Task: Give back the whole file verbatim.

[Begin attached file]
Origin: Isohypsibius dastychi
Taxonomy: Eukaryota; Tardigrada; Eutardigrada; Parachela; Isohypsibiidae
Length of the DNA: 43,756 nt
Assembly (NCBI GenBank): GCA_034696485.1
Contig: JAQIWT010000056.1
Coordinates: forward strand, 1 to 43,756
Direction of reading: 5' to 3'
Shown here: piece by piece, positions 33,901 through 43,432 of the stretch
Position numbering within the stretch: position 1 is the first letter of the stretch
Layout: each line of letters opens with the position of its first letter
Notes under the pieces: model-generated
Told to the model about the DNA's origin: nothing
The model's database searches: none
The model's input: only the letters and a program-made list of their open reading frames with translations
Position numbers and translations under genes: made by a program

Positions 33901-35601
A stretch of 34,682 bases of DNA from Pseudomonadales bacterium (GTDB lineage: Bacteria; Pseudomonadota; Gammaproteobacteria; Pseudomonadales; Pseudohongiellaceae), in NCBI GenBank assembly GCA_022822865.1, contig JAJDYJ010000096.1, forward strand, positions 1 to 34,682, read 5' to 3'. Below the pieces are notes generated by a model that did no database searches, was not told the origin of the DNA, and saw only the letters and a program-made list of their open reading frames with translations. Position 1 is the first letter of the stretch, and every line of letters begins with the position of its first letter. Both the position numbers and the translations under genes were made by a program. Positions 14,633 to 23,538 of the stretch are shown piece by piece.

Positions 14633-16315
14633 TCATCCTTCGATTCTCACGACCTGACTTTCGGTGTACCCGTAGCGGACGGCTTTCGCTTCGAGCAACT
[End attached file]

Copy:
Origin: Isohypsibius dastychi
Taxonomy: Eukaryota; Tardigrada; Eutardigrada; Parachela; Isohypsibiidae
Length of the DNA: 43,756 nt
Assembly (NCBI GenBank): GCA_034696485.1
Contig: JAQIWT010000056.1
Coordinates: forward strand, 1 to 43,756
Direction of reading: 5' to 3'
Shown here: piece by piece, positions 33,901 through 43,432 of the stretch
Position numbering within the stretch: position 1 is the first letter of the stretch
Layout: each line of letters opens with the position of its first letter
Notes under the pieces: model-generated
Told to the model about the DNA's origin: nothing
The model's database searches: none
The model's input: only the letters and a program-made list of their open reading frames with translations
Position numbers and translations under genes: made by a program

Positions 33901-35601
A stretch of 34,682 bases of DNA from Pseudomonadales bacterium (GTDB lineage: Bacteria; Pseudomonadota; Gammaproteobacteria; Pseudomonadales; Pseudohongiellaceae), in NCBI GenBank assembly GCA_022822865.1, contig JAJDYJ010000096.1, forward strand, positions 1 to 34,682, read 5' to 3'. Below the pieces are notes generated by a model that did no database searches, was not told the origin of the DNA, and saw only the letters and a program-made list of their open reading frames with translations. Position 1 is the first letter of the stretch, and every line of letters begins with the position of its first letter. Both the position numbers and the translations under genes were made by a program. Positions 14,633 to 23,538 of the stretch are shown piece by piece.

Positions 14633-16315
14633 TCATCCTTCGATTCTCACGACCTGACTTTCGGTGTACCCGTAGCGGACGGCTTTCGCTTCGAGCAACT